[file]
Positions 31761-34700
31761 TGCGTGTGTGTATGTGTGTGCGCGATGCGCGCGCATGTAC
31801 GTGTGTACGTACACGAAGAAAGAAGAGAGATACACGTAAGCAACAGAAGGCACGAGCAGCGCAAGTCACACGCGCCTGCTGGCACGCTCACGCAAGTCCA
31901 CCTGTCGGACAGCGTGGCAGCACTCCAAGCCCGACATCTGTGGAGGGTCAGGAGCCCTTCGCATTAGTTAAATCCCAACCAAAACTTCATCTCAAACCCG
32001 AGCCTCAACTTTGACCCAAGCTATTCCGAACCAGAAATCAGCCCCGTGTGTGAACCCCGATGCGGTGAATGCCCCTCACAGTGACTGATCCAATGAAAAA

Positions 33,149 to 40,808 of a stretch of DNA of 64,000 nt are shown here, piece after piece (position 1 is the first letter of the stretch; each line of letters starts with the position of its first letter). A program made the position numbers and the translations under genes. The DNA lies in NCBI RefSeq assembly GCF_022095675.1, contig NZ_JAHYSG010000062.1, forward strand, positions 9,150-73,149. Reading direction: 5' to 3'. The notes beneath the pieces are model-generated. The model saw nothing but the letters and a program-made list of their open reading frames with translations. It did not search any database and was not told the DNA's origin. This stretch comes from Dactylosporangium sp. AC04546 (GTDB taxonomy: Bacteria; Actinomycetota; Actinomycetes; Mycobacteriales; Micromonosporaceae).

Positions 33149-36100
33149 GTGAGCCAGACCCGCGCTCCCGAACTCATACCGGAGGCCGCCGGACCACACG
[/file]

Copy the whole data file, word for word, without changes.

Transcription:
Positions 31761-34700
31761 TGCGTGTGTGTATGTGTGTGCGCGATGCGCGCGCATGTAC
31801 GTGTGTACGTACACGAAGAAAGAAGAGAGATACACGTAAGCAACAGAAGGCACGAGCAGCGCAAGTCACACGCGCCTGCTGGCACGCTCACGCAAGTCCA
31901 CCTGTCGGACAGCGTGGCAGCACTCCAAGCCCGACATCTGTGGAGGGTCAGGAGCCCTTCGCATTAGTTAAATCCCAACCAAAACTTCATCTCAAACCCG
32001 AGCCTCAACTTTGACCCAAGCTATTCCGAACCAGAAATCAGCCCCGTGTGTGAACCCCGATGCGGTGAATGCCCCTCACAGTGACTGATCCAATGAAAAA

Positions 33,149 to 40,808 of a stretch of DNA of 64,000 nt are shown here, piece after piece (position 1 is the first letter of the stretch; each line of letters starts with the position of its first letter). A program made the position numbers and the translations under genes. The DNA lies in NCBI RefSeq assembly GCF_022095675.1, contig NZ_JAHYSG010000062.1, forward strand, positions 9,150-73,149. Reading direction: 5' to 3'. The notes beneath the pieces are model-generated. The model saw nothing but the letters and a program-made list of their open reading frames with translations. It did not search any database and was not told the DNA's origin. This stretch comes from Dactylosporangium sp. AC04546 (GTDB taxonomy: Bacteria; Actinomycetota; Actinomycetes; Mycobacteriales; Micromonosporaceae).

Positions 33149-36100
33149 GTGAGCCAGACCCGCGCTCCCGAACTCATACCGGAGGCCGCCGGACCACACG